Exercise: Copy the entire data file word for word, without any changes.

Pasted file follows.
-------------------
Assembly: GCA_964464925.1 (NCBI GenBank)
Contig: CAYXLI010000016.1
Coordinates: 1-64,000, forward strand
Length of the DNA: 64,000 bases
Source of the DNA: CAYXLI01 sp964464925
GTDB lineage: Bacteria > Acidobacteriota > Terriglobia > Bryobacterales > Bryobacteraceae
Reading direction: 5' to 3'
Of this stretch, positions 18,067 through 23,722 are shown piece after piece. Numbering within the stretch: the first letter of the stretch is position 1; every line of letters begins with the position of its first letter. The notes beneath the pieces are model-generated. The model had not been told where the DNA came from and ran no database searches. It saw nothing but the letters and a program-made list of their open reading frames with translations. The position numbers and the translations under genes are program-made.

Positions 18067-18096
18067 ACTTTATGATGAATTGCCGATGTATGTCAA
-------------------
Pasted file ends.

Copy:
Assembly: GCA_964464925.1 (NCBI GenBank)
Contig: CAYXLI010000016.1
Coordinates: 1-64,000, forward strand
Length of the DNA: 64,000 bases
Source of the DNA: CAYXLI01 sp964464925
GTDB lineage: Bacteria > Acidobacteriota > Terriglobia > Bryobacterales > Bryobacteraceae
Reading direction: 5' to 3'
Of this stretch, positions 18,067 through 23,722 are shown piece after piece. Numbering within the stretch: the first letter of the stretch is position 1; every line of letters begins with the position of its first letter. The notes beneath the pieces are model-generated. The model had not been told where the DNA came from and ran no database searches. It saw nothing but the letters and a program-made list of their open reading frames with translations. The position numbers and the translations under genes are program-made.

Positions 18067-18096
18067 ACTTTATGATGAATTGCCGATGTATGTCAA